Lori Robin handcrafts her Route 28 Peppercorn cheeze from a blend of hemp seed and macadamia nut milks. Her Qasbah cheeze uses the same base, but infuses the cheeze with 10 freshly-ground spices, including anise, cardamom, cayenne, cinnamon, coriander, cumin, nutmeg, and paprika. She recommends serving both at room temperature.
Lori’s jalapeno and hot red pepper Catskill Fire cheeze is meltable, so it’s ideal for burritos and other Mexican dishes – or for making good old-fashioned grilled cheeze sandwiches.
Umami lovers will take note that she’s also started making her own vegan paté from 100 percent raw cultured cashews and stout plus Northwest Pacific wild mushrooms (e.g., lobster, morels, porcini) accented by a hint of tarragon. As each pound of cheese is made from a half-pound of wild mushrooms, you can imagine the intensity of its flavor.
Thanks to the growing league of dedicated artisanal vegan cheesemakers like Cheezehound’s Lori Robin (above), I have tasted the future of vegan cheese. And it’s absolutely delicious.
The next time anyone you love is trying to kick their dairy cheese habit, just share the handy chart in Chapter 2 (pp. 76-80) of THE VEGETARIAN FLAVOR BIBLE adapted here for other ways to tame the crave:
IF YOU ARE CRAVING….
This Try This Instead
cheese cashew or other nut-based cheese
cheese, chive cream Kite Hill Artisan Almond Milk Product –
Soft Fresh Truffle, Dill & Chive
cheese, cream soy cream cheese
soft fresh cheese made from almond milk
cheese, Parmesan Parma brand vegan “Parmesan”
cheese popcorn popcorn sprinkled with nutritional yeast
cheese, ricotta ground almond, cashew, macadamia or pine nut “ricotta”
half nondairy cream cheese + half firm tofu, mashed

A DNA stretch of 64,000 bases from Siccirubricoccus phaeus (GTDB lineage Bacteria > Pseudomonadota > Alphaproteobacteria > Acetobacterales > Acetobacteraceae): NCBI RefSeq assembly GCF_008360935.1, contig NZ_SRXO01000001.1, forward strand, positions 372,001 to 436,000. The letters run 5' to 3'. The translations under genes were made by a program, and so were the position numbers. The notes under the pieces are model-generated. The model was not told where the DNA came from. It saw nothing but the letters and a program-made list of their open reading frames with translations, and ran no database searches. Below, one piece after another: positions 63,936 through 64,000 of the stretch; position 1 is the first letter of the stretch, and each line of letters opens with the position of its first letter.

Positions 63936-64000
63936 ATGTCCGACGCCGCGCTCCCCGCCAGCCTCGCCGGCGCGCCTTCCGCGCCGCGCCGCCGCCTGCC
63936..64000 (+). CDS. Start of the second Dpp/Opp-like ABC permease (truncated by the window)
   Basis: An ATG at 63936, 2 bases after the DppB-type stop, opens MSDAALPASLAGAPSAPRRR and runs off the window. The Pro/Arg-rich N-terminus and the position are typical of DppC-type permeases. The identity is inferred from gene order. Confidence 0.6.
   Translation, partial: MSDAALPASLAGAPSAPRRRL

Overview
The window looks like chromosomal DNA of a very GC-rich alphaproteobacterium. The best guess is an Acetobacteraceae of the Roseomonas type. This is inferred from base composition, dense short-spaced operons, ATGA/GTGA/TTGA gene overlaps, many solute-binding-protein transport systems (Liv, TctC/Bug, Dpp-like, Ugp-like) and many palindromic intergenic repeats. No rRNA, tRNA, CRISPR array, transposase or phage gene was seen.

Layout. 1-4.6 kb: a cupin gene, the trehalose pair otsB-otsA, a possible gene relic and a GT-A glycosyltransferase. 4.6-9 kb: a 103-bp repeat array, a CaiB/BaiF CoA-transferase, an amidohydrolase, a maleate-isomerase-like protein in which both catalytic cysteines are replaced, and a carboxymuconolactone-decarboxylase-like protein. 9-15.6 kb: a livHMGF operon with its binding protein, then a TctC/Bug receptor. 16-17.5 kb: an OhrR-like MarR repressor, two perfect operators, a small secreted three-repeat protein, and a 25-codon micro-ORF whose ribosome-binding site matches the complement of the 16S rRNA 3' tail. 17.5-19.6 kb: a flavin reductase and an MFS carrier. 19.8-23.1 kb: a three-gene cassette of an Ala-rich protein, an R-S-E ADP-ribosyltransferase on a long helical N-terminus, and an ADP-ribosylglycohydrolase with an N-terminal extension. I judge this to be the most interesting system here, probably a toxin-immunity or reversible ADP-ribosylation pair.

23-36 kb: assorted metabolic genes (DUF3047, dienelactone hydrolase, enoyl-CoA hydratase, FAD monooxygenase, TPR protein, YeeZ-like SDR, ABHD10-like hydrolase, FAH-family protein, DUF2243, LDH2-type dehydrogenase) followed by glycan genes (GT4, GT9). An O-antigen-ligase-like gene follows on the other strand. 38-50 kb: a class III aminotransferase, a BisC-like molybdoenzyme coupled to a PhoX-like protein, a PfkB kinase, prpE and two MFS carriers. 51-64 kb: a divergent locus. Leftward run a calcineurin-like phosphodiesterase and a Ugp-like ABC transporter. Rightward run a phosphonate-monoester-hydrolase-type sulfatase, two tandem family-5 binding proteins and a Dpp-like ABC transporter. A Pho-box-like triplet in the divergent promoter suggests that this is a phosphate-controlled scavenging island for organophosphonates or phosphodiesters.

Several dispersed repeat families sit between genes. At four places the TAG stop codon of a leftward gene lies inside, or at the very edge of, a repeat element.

tofu “ricotta,” made from crumbled tofu
cheese, smoked smoked tofu (e.g,. on sandwiches, in salads)
The heart of THE VEGETARIAN FLAVOR BIBLE is its A-to-Z guide to the herbs, spices, and other seasonings that best enhance the flavor of hundreds of ingredients, from acai to zucchini blossoms.
This indispensable book also features:
– Flavor profiles of hundreds of foods — along with their peak seasons, botanical relatives, possible substitutes, nutritional profiles, flavor pairings and affinities, dish ideas, and other cooking tips for each
– An alphabetical list of idea starters — including cuisines, ingredients, meal occasions, seasons, and tastes — to inspire your next sweet or savory creation
– Techniques that today’s leading-edge vegetable-loving chefs use to maximize flavor
– Tips for making vegetarian versions of standard dishes and for veganizing vegetarian dishes
– A chef’s-eye-view of the subject, thanks to more than a hundred four-color photographs by Andrew Dornenburg
To enter to win a copy of Karen’s book,
‘The Vegetarian Flavor Bible’
Leave a comment on this post for your chance to win before midnight, February 5th.
U. S. residents only please.
I received a copy of Karen Page’s ‘The Vegetarian Flavor Bible’ for review although I was under no obligation to do so.
More from my site
- A visit with Mandy @Be Sol-Ful
- Cara Reed’s “V-Day Raw Cake Pops” Entry #1 in the Canned-Time.com’s 2015 “Family Favorite Desserts – Veganized” event